Step 1: Finding the Optimal Balance Between Central and Local
Step 2: Why your Company needs an Editorial Board to empower its Content Strategy
Step 3: Defining Local Target Personas
Step 4: Selecting a Content Hub
Step 5: Launching an Internal Communications Strategy
Step 6: Educating Marketers About Your Content Marketing Program
Step 7: Piloting Your Content Marketing Strategy
Step 8: Finally, Going Global

My slide deck for the Annual Content Marketing Summit

It’s not the best content that win: it’s the best promoted content”. Content Distribution and Amplification have a critical role in Content Marketing Strategy. My presentation summarizes the steps to define a proper distribution and amplification strategy for your content, with examples and best practices from a large enterprise.  Via SlideShare.

B2B Content Renaissance?

Just love this tweet.


My answer….

LinkedIn’s Sophisticated Marketer’s Podcast with Jason Miller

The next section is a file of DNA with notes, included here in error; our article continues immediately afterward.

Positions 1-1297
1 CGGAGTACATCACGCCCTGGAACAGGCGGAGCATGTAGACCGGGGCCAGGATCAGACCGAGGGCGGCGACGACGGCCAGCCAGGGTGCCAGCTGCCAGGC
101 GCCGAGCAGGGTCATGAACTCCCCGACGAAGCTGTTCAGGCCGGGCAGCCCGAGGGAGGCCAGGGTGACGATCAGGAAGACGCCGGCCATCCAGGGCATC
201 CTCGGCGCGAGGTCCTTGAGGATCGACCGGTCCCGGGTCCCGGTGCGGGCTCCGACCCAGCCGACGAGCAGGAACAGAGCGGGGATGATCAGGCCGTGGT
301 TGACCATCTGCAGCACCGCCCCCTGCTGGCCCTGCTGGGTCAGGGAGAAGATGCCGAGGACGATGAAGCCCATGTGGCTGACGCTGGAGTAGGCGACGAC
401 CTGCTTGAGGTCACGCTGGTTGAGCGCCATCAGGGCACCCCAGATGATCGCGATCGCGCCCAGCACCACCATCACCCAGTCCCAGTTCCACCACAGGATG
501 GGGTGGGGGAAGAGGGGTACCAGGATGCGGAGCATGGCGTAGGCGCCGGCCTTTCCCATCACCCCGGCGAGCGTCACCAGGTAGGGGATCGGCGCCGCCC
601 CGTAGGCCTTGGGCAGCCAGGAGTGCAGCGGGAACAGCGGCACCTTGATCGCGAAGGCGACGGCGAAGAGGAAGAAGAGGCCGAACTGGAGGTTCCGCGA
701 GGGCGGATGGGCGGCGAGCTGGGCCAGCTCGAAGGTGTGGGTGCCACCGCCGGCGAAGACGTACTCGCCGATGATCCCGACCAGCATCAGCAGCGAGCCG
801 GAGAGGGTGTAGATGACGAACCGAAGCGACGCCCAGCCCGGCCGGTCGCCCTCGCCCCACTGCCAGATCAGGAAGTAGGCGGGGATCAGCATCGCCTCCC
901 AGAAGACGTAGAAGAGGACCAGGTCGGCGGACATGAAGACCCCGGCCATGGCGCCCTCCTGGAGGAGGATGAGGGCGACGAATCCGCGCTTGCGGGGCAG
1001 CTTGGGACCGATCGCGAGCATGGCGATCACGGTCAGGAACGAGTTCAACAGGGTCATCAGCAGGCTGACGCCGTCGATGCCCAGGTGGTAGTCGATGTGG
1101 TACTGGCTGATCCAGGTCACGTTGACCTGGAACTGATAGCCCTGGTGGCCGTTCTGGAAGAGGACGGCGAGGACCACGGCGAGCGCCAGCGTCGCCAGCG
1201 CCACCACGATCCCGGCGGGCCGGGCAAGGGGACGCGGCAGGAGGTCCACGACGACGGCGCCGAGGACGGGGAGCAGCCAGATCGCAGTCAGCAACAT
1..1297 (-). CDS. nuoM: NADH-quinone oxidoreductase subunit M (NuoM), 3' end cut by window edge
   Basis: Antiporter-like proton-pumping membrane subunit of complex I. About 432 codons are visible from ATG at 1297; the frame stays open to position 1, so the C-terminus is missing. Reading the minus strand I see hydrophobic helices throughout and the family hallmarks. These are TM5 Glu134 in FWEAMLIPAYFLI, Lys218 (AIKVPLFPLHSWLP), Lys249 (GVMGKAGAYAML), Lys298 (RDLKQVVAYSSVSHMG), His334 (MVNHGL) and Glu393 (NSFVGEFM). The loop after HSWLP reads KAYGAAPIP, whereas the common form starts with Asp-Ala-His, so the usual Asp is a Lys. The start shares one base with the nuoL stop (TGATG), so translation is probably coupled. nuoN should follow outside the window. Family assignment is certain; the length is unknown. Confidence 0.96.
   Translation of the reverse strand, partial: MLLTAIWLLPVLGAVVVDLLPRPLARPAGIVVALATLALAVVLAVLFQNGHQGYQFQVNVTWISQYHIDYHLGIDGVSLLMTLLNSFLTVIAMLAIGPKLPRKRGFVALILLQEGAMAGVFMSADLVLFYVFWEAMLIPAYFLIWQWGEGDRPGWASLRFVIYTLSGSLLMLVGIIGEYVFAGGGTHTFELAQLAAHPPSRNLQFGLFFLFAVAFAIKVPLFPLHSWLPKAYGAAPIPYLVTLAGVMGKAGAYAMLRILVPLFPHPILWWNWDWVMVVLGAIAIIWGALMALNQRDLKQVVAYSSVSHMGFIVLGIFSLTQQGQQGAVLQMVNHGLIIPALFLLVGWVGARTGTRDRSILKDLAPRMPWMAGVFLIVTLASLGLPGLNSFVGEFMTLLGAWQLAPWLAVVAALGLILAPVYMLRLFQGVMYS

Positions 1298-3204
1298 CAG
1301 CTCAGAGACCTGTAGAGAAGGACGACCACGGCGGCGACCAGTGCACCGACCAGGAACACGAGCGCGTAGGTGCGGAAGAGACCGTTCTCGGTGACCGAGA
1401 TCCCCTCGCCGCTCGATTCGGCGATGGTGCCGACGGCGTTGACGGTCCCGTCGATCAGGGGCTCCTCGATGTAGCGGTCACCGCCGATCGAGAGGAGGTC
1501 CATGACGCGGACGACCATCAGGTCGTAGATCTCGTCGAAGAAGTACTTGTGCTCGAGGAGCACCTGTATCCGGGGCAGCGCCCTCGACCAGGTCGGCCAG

The podcast is public and has been shared everywhere across business social media – mostly Twitter and LinkedIn. I already wrote about the interview and the conversation we had, in my behind-the-scenes post. Now the podcast is public. You can download it here.

Love Jason’s podcast summary.

Listen in on the Conversation as Giuseppe and I Discuss:

The B2B Content Renaissance: As Giuseppe puts it, “We realized there is no boring industry, only boring content.” We discuss how B2B learned to love great content, and what it means for the industry.

The Three Stages of Global Content Marketing: Giuseppe shares the process he went through to kick off a global content program for Schneider.

The Big Rock Turkey Slice Model: Schneider has enjoyed amazing success with the model. Now they’re up to 5X the results they were seeing before. According to Giuseppe, the secret is to support existing campaigns with your Big Rock. That way you can get buy-in from upper management and keep your messaging consistent.